1,000 cops to secure Pemberton verdict day
OLONGAPO CITY—When Judge Roline Ginez-Jabalde of the Olongapo Regional Trial Court Branch 74 hands down her verdict on the murder of transgender Jeffrey “Jennifer” Laude on Dec. 1, at least 1,000 policemen will secure her and the court.
Senior Supt. Pedrito de los Reyes, city police director, said they would be on heightened alert next week, aware of the political and ideological issues surrounding the Oct. 11 murder of Laude.
US Marine Lance Cpl. Joseph Scott Pemberton has been charged with the crime. He has been held at the Joint US Military Assistance Group compound in Camp Aguinaldo, the headquarters of the Armed Forces of the Philippines in Quezon City.
As part of security measures, police would put up steel barriers around the court premises and outside the Hall of Justice.
The court had barred reporters from the premises during the trial that started in March.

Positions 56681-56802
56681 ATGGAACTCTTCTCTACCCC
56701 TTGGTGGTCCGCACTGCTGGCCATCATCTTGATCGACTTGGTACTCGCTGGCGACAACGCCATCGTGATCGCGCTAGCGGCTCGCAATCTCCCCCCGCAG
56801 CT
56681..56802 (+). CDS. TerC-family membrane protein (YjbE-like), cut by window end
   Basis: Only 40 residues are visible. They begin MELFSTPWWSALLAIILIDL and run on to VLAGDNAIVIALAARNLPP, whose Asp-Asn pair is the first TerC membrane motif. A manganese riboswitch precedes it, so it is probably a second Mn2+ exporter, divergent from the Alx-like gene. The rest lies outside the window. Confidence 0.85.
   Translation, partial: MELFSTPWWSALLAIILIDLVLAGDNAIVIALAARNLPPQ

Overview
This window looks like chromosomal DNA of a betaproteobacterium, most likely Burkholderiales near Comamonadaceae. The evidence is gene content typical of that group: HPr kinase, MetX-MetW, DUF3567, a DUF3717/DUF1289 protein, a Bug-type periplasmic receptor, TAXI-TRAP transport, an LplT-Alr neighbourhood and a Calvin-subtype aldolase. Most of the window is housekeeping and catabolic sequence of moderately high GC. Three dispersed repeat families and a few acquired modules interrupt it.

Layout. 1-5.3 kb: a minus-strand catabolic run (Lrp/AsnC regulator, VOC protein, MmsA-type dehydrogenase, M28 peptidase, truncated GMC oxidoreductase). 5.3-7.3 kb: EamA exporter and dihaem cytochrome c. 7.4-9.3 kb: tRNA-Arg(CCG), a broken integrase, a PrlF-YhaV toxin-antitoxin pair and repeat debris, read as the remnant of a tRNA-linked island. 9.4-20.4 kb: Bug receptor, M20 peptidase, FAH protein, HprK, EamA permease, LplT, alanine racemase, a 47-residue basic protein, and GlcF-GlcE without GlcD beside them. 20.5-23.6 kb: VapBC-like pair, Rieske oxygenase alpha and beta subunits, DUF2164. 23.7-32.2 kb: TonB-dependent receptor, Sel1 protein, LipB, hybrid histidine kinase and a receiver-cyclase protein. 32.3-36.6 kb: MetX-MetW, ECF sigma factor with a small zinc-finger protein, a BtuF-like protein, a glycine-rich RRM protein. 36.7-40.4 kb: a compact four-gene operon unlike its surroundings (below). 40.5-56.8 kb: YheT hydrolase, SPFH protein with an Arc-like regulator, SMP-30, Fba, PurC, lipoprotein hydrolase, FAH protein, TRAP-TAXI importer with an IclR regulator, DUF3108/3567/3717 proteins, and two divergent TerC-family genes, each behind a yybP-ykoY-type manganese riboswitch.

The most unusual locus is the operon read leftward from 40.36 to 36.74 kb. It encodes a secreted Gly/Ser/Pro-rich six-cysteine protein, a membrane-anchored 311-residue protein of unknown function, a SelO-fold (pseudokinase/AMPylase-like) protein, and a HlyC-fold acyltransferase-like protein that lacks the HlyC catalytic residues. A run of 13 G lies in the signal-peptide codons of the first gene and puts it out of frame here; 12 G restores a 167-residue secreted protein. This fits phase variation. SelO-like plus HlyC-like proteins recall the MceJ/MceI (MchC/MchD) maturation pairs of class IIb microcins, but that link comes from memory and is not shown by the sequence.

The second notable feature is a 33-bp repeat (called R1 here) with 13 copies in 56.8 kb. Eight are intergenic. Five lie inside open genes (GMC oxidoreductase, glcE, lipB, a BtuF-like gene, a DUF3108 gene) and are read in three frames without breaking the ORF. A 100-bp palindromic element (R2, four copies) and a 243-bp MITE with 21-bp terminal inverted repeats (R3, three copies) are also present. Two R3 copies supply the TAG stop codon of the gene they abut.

“The number of police personnel is enough to cover the entire Hall of Justice and its immediate periphery,” De los Reyes said in a text message on Thursday.
Mayor Rolen Paulino last week said many residents and businessmen here are looking forward to the trial’s conclusion.
Regardless of the verdict, the court decision is expected to stir opposing views from the public, the mayor said. “Some people will certainly be happy about it while others will not be pleased,” he said.
“[The murder] is an isolated case and there’s no other way to go but to move forward,” he said.
Roberto Garcia, chair of Subic Bay Metropolitan Authority, said the verdict would be crucial to the status of liberty (rest and recreation activities) for visiting US troops.
Last year, the US Pacific Command (US Pacom) canceled these activities of US servicemen in the Philippines after Pemberton was detained for Laude’s slaying.
The US Pacom eased up the rules in June and allowed US soldiers to leave their ships, although they were prohibited from entering the Subic Bay Freeport. Allan Macatuno, Inquirer Central Luzon
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